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04.01 Acoustic Hologrophy, Beamforming and Array Techniques

Noise assessment of taxibotted versus conventional taxiing operations using a phased microphone array
Time: 7:20 am

Author: Bieke von den Hoff

Abstract ID: 1765

In sustainable aviation the focus is mostly applied to the greenhouse gas emissions during flight. However airports have an increasing interest in reducing emissions during ground operations such as taxiing for example to improve the local air quality. Amsterdam Airport Schiphol started a pilot for sustainable taxiing with a pilot-controlled hybrid-electric aircraft towing vehicle called TaxiBot in 2020. The COVID-19 pandemic created an opportunity for extensive operational testing on a near-empty airport. Due to the low background noise levels in this situation, also a noise assessment of taxiing with the TaxiBot versus conventional two-engine taxiing was performed. This assessment can be used to evaluate the noise levels to which ground workers or neighbouring communities are exposed due to TaxiBot operations. For the noise measurements a phased microphone array was used, which allowed not only for a noise level and directionality assessment, but also for noise source identification. This paper compares the noise emissions and noise sources between a taxibotted and conventional taxiing operation. The results show that a taxibotted taxiing operation produces significantly lower noise levels. Additionally, acoustic imaging shows that the TaxiBot engine is the main noise source for a taxibotted pass-by manoeuvre.

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Sound Field Projection System using Optical See-Through Head Mounted Display
Time: 7:00 am

Author: Atsuto Inoue

Abstract ID: 1797

There are various ways to grasp the spatial and temporal structures of sound field. Sound field visualization is an effective technique to understand spatial sound information. For example, acoustical holography, optical methods, and beam-forming have been proposed and studied. In recent years, augmented reality (AR) technology has rapidly developed and is now more familiar. Many sensors, display devices, and ICT technologies have been implemented in AR equipment, which enable interaction between real and virtual worlds. In this paper, we propose an AR display system, which displays the results obtained by the beam-forming method. The system consists of 16ch microphone array, real-time sound field visualization system and optical see-through head mounted display (OST-HMD). Real-time sound field visualization system analyses sound signals recorded by 16ch microphone array by beam-forming method. Processed sound pressures data are sent to OST-HMD by using transmission control protocol (TCP), and colormap is projected on real world. Settings property of real-time sound field visualization system can be changed by using virtual user interface (UI) and TCP. In addition, multi-users can experience the system by sharing sound pressures and settings property data. Using this system, users wearing OST-HMD can observe sound field information intuitively.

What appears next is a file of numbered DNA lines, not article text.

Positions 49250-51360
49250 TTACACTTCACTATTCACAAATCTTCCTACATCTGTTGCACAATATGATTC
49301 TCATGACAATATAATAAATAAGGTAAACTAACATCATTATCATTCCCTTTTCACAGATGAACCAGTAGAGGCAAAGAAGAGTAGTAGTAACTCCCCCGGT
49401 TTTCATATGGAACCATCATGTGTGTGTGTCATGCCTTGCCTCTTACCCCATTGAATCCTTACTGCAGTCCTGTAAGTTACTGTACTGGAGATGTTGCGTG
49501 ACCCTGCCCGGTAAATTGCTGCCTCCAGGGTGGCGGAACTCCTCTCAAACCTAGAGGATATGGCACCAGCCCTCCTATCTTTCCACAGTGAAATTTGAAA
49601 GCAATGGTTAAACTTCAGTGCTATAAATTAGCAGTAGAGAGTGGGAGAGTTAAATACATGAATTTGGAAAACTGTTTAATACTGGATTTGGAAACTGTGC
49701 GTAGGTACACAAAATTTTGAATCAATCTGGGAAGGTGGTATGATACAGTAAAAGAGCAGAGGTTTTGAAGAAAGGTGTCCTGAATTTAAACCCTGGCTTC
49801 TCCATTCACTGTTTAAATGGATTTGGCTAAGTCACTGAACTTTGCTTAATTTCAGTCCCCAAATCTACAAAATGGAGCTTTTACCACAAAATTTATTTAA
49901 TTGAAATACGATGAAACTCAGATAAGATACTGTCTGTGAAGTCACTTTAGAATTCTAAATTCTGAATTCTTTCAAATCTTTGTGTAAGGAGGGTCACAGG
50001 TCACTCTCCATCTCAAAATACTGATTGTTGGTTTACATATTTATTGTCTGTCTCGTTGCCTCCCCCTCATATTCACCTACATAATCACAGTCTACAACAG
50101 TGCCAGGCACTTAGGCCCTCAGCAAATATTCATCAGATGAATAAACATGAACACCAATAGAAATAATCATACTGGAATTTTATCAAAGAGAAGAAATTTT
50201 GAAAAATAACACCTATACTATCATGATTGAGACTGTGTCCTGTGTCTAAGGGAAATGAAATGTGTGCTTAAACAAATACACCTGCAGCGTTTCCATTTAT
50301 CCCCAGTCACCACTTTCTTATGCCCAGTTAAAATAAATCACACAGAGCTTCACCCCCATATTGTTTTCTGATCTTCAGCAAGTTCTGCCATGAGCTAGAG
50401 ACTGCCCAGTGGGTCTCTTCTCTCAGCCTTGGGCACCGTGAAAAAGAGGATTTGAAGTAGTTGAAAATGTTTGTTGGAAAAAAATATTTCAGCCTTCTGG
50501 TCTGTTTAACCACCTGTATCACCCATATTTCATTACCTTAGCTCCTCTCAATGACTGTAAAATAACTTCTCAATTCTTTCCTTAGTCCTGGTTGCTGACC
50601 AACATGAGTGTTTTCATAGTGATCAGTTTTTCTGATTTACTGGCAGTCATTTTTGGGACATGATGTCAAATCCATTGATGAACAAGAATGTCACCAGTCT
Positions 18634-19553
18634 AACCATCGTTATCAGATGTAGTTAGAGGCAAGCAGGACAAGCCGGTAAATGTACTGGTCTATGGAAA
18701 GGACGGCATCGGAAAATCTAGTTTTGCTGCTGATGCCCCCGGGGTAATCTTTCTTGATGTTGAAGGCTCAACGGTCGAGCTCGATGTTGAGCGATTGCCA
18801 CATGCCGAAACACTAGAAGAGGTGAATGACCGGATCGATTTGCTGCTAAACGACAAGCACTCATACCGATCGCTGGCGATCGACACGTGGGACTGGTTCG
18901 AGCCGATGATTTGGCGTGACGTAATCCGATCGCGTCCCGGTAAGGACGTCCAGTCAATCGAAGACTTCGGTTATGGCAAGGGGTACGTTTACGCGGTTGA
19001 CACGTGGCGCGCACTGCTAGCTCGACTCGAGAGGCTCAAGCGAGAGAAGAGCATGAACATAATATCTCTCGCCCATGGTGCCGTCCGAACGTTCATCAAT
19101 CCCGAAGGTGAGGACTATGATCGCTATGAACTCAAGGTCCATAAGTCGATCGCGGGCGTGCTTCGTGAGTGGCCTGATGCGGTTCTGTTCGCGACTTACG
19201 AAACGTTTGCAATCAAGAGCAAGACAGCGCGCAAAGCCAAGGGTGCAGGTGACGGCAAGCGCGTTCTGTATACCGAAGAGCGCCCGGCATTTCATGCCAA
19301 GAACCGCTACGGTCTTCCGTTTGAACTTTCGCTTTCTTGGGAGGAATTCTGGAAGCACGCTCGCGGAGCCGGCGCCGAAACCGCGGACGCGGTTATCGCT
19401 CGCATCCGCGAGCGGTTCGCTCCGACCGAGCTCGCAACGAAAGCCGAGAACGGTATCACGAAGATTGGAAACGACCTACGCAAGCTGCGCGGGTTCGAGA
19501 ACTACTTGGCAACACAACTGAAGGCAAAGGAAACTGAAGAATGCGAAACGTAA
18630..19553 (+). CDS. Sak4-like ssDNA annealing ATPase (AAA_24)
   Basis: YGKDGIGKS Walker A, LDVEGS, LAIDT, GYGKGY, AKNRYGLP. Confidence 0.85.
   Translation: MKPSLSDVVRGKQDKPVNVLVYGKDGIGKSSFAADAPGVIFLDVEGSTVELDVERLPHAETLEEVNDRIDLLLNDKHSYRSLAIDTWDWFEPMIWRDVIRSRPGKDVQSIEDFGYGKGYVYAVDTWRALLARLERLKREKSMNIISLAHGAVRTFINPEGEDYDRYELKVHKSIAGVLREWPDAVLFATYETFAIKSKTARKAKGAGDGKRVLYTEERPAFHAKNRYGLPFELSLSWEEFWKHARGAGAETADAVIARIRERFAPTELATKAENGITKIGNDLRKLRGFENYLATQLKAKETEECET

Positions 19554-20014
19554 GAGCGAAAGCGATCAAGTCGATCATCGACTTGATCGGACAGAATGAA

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Sound field reconstruction in rooms with deep generative models
Time: 6:00 am

Author: Xenofon Karakonstantis

Abstract ID: 1864

The characterization of Room Impulse Responses (RIR) over an extended region in a room by means of measurements requires dense spatial with many microphones.  This can often become intractable and time consuming in practice. Well established reconstruction methods such as plane wave regression show that the sound field in a room can be reconstructed from sparsely distributed measurements. However, these reconstructions usually rely on assuming physical sparsity (i.e. few waves compose the sound field) or trait in the measured sound field, making the models less generalizable and problem specific. In this paper we introduce a method to reconstruct a sound field in an enclosure with the use of a Generative Adversarial Network (GAN), which s new variants of the data distributions that it is trained upon. The goal of the proposed GAN model is to estimate the underlying distribution of plane waves in any source free region, and map these distributions from a stochastic, latent representation. A GAN is trained on a large number of synthesized sound fields represented by a random wave field and then tested on both simulated and real data sets, of lightly damped and reverberant rooms.

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Optimization of underdetermined hologram points in reconstructing the vibro-acoustic source field based on ESM
Time: 6:20 am

Author: laixu jiang

Abstract ID: 1898